Warning: this week’s post contains blood and horror themes.
Fitful flashes of lightning splinter across the sky behind them as the party run towards the keep. A light snowfall has started up, extinguishing the many fires that have broken out across town. A north-easterly breeze sweeps snow and smoke across their path in waves, forcing them to shield their faces from the stinging flakes and acrid fumes. They are sprinting past the last row of houses before the steep ascent to Greenest Keep when a scream halts them in their tracks.
The sound, which cuts across the moaning wind and pattering snowfall, thrills them all with a strange horror. As Aleph casts about for its source, a red light blazes from the upstairs window of a house to their left. The scream dies away as the light fades.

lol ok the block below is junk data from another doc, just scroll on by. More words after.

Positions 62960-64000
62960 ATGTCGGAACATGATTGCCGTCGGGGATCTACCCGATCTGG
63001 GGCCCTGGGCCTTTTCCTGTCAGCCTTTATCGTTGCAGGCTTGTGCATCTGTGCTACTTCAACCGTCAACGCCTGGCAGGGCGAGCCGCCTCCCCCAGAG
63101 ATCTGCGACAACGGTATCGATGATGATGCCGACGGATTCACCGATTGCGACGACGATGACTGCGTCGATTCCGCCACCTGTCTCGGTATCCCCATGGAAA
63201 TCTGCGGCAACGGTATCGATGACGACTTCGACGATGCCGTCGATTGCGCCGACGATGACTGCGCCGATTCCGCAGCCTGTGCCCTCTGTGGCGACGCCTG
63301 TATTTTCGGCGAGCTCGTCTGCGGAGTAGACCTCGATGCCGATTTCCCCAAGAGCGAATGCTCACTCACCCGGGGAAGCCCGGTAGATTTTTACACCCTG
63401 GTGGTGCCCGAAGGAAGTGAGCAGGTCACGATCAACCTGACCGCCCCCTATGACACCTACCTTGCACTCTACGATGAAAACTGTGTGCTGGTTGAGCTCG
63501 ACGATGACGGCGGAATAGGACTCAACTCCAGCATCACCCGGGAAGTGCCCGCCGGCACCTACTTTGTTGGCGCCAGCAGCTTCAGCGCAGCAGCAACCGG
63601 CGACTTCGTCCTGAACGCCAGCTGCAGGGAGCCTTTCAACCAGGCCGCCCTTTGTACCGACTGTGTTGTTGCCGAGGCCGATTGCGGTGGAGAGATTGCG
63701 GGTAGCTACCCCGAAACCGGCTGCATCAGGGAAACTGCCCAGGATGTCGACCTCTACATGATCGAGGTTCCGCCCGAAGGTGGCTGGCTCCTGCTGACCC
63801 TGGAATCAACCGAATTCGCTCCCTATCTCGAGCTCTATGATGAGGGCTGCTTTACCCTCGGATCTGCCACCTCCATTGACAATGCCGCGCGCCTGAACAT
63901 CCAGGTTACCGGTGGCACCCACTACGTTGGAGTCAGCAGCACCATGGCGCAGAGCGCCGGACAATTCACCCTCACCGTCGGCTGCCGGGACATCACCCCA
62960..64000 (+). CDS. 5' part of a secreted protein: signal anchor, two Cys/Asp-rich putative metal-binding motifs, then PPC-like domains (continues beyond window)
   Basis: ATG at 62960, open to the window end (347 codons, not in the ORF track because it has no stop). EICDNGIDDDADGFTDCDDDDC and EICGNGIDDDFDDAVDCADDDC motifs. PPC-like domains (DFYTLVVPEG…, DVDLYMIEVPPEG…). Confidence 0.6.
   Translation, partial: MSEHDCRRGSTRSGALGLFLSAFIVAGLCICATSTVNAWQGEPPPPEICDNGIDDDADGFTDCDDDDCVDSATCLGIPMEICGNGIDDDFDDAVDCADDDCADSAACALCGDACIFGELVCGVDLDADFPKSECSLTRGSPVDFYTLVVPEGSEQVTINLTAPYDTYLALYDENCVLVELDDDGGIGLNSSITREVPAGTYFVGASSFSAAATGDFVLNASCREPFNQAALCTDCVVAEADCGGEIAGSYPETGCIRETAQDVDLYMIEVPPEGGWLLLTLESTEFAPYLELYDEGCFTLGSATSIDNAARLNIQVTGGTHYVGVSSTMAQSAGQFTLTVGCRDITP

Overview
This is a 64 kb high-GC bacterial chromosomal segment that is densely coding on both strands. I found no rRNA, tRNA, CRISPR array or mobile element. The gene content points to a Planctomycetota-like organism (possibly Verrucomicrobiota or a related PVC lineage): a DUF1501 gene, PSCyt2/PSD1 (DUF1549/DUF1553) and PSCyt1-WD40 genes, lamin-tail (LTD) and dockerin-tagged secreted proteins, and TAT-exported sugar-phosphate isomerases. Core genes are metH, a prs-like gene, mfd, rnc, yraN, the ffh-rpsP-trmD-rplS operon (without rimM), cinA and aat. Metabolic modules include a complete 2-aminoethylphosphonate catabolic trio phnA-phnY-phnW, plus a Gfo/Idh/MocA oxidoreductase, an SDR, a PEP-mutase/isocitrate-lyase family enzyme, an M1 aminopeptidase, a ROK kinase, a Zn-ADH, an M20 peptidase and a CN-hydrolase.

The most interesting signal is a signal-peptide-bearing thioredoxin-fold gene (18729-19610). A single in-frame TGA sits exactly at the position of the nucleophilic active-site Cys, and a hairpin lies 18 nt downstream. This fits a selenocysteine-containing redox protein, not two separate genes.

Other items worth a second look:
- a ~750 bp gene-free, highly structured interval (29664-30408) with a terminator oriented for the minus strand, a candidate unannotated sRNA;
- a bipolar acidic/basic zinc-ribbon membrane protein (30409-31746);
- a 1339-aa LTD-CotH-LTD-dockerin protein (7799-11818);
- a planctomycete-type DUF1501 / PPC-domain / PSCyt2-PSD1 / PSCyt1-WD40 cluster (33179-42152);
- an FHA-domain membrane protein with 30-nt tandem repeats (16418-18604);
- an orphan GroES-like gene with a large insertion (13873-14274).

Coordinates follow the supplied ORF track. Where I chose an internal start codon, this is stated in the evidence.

Aleph makes immediately for the house door, which is loose and swinging on its hinges.
“With me,” he raps out. “The raiders—”
But the group have all reached the same conclusion, and follow Aleph inside without a word.
To their surprise, the room they enter is empty, and does not appear to have been ransacked. A wooden table has been pushed up against the far wall, exposing two ritual circles neatly chalked onto the bare floor. There’s a door off to the right; a staircase in the opposite corner of the room leads upwards. Keothi sniffs the air.
“Transmutation magic,” he comments. “And necromancy.”
“We should tread carefully,” Aleph mutters. “Whatever fell deed has been committed here, its perpetrator is likely still inside.”
He crosses to the door and pushes it open, revealing another room and another table, this one stacked with an orderly row of books. Gerard walks in behind Aleph and picks one up at random.
“A Treatise on the Necromantic Arts,” he reads. “That doesn’t bode well.”
“We should look upstairs,” Aleph says grimly.
“I’ll sneak up first—check it out,” Cyd offers.